November 7, 2007

Tree Walk Wednesday: Accoutrements of a new street tree

Only sometimes are the ideas for our posts planned in advance. This week's Tree Walk Wednesday post is a good example. On a recent stroll in Somerville (a city across the Charles from Boston), I walked by several newly planted street trees. The site evoked memories of administering Boston's street tree planting program: reviewing tree requests, selecting trees, watching while the contractors planted the trees, and inspecting the trees several times after they were planted. I was also struck by how different the Somerville trees looked than new street trees I have seen in Berkeley and Oakland. The significant differences are the size (dbh = diameter at breast height) of the tree, the tree gator, and the water & aeration loop. The trees in Somerville are at least 2" in diameter. Nurseries typically use a caliper measure taken 6" above the trunk flare, but other tree professionals calculate tree size by measuring diameter at breast height at approximately 4.5' above the trunk flare. The new street trees I have seen in Berkeley and Oakland are approximately 1" in diameter. The water & aeration loop (right image - white tube with black lid) is commonplace in street tree plantings in Boston. I have not noticed this for East Bay tree plantings. The water & aeration loop is installed around the root ball with an extension above the soil level. Ideally, the loop enables air exchange as well as direct watering of the root ball. There are some challenges with this system: if the lid is removed, the loop can become filled with rubbish and debris, thus preventing efficient watering and air exchange. The third major difference between the Somerville and East Bay trees is the tree gator. The tree gator is a watering bag manufactured by a company of the same name. For each inch of diameter, a tree requires approximately 10 gallons of water. According to, a full 20-gallon gator bag not only slowly releases water over a 12 hour period, it also provides sufficient water for a week. Water is necessary for trees to establish, that is, grow new roots beyond the original root ball. East Bay tree planters might forego tree gators because trees planted in the winter receive adequate - and in some years more than adequate - rain water. East Bay cities are not the only cities that do not install gators. The City of Boston - to my knowledge - does not install gators with its new street trees. The California community forestry alliance, California Releaf, recommends treegators for low run-off watering.

November 5, 2007

Big green, little green

If you don't watch television, specifically NBC, you might have missed the announcement that this week is "Green is Universal - Green Week" on NBC. Even the company's logo, the multi-colored peacock feathers, is green. Last night's football commentary show was broadcast with candles on, lights off. Many shows that air this week will have a green theme. For example, Al Gore will be a cameo guest on "30 Rock," while David Schwimmer, will star as "Greenzo," a mascot concept created by Alec Baldwin's character, Jack Donaghy. (PG&E's "Let's Green This City" - the city is San Francisco - preceded GE-owned NBC's campaign. The PG&E's campaign has been criticized as corporate green washing.) I don't have enough information to offer an informed opinion about either campaign, but I do know that no television for at least 4 hours a day combined with a light bulb replacement (see below) can save the average household 1,920 watt hour per week in electricity use (Qingfu Xiao, UC Davis/ Land, Air and Water Resources researcher). I practice little acts of green that have significant impacts. I use the potato spoons I got with yogurt and ice-cream tastings at the Embarcadero and Downtown Berkeley farmers markets, respectively, at work instead of the plastic utensils in the office kitchen. At a recent urban forestry conference, I received a ChicoBag, made of nylon with a 20-pound capacity, which "can save the average American 3000 to 700 plastic shopping bags per year which will save 3 to 7 gallons of crude oil." In my apartment, I am replacing traditional bulbs with energy-efficient ones like the Greenlite Mini, which I picked up at the watershed festival this summer. Greenlite estimates that one 18 watt Mini will save $82 in energy costs over the life of the bulb (based on 12 cent per kilowatt hour cost). While $82 over the course of 11 years (if you use the bulb 3 hours a day) might seem trivial, the reduction in greenhouse gas emissions from power plants enhances the value of this little green act. Imagine replacing all the lights in your home.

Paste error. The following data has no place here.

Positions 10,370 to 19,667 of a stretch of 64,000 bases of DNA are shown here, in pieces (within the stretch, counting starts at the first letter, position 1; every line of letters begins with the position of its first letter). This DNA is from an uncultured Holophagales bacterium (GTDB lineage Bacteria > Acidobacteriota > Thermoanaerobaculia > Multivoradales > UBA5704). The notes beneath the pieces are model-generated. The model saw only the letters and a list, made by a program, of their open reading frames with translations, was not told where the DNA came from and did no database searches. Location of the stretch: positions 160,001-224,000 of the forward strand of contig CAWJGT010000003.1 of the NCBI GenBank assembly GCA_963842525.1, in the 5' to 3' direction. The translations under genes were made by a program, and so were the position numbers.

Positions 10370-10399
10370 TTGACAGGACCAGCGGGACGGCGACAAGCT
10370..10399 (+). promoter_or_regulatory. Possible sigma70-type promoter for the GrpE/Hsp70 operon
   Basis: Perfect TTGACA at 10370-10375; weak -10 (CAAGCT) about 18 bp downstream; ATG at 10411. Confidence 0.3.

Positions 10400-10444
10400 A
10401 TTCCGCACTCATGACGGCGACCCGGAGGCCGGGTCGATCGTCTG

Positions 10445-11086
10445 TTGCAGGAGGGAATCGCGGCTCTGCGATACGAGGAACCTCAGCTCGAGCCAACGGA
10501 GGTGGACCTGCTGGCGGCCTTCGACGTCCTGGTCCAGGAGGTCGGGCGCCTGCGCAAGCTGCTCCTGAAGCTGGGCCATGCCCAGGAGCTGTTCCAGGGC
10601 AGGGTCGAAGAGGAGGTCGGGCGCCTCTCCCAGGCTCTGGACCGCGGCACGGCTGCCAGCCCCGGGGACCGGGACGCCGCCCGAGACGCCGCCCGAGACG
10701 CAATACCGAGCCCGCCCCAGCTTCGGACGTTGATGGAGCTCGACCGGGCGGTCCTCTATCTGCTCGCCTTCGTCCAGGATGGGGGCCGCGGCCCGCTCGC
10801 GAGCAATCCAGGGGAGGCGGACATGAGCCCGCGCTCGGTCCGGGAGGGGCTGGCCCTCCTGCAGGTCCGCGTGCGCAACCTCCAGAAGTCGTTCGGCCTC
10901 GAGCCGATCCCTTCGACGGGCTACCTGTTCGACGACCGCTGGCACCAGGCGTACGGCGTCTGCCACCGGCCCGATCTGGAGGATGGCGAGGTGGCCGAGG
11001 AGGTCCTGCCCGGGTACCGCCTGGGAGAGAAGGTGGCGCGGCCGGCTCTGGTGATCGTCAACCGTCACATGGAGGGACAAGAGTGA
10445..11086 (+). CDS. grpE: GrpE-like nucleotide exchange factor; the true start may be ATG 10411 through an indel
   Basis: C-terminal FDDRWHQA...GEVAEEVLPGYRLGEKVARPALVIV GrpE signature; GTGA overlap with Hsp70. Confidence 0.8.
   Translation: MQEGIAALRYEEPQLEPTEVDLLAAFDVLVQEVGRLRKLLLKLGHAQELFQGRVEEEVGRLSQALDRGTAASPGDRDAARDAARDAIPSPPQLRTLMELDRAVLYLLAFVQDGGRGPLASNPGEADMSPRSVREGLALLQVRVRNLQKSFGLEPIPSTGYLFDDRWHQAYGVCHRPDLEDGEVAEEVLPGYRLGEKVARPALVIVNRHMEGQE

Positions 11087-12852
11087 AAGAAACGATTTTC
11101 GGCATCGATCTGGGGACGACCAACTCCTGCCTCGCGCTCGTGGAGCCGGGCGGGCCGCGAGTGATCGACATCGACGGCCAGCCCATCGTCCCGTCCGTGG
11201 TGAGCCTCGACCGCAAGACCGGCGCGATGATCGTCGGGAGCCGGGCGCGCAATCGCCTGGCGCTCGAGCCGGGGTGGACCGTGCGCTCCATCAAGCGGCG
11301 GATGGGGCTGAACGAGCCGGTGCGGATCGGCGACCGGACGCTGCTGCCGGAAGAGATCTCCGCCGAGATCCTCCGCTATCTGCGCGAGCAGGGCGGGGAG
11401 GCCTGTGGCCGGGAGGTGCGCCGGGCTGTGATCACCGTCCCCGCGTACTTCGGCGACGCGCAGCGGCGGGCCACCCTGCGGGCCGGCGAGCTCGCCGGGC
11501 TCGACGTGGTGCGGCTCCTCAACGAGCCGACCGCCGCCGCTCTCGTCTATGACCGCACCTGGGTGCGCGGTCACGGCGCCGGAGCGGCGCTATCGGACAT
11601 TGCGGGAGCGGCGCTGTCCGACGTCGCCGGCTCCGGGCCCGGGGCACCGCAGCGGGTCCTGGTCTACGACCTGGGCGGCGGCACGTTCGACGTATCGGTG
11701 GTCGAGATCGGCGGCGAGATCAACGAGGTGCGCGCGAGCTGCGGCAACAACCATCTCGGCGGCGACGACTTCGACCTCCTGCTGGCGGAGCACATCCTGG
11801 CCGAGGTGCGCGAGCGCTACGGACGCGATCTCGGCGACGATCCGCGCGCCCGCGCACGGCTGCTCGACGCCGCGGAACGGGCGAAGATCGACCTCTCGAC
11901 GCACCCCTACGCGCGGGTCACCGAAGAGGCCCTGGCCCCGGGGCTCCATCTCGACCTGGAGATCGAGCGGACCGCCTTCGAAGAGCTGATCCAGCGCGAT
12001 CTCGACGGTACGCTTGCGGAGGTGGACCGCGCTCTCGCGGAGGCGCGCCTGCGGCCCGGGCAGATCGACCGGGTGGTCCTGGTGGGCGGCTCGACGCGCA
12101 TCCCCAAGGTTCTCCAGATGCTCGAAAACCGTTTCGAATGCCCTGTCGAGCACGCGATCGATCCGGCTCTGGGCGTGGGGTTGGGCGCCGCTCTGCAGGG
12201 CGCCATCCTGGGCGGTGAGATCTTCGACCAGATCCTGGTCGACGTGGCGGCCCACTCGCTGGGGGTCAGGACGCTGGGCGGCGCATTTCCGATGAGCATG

November 1, 2007

Reflections on Halloween

Not candy, but treats nevertheless (the doughnuts were baked by Voodoo Doughnut, Portland, Oregon) The cries of "trick or treat" sent me rushing towards the door beckoning to my husband that there were kids on the street. My first Halloween in Berkeley, I had candy, but no children came by. Either the following year or the year after that, children came to our door, but we had forgotten to buy candy. One year we purposefully did not participate in All Hallow's Eve. This year, we bought candy and children came to the door. One set of children to be exact; a mother came down our drive accompanying her four sons. My Halloween experiences contrast starkly with the neighborhoods west and northwest of mine. On a short run last night, we saw lots of trick or treating activity, decorated homes, and costumed groups on their way to parties. I live in census tract 4236-02. There are 5,047 individuals in my census tract, of which 152 (or 2.6%) are age 9 and under. In contrast, there are 2,370 individuals between the ages of 20 and 24! Furthermore, my block is one of three in the census tract that forms the transition between high density and low density housing. The neighborhoods (census tracts 4230, 34, and 35) in which I noticed a lot of children trick/treating had age 9 and under populations of 354 (out of 4423, or 8%), 501 (out of 4653, or 10.7%), and 228 (out of 2967, or 7.7%), respectively. Given the low numbers of children age 9 and under, I assume that there are not enough households with children to make my census tract a Halloween destination. Boo-hoo! I delight in shopping for candy, partly because I have several sweet teeth. Since I cannot change the numbers of children, I will have to develop strategies to make my place a destination. I could post fliers on Craigslist and local bulletin boards. I could place an ad in the Berkeley Daily Planet. I could devise a light that would beam a pumpkin into the night sky. I could get so Berkeley and outfit a mobile candy unit.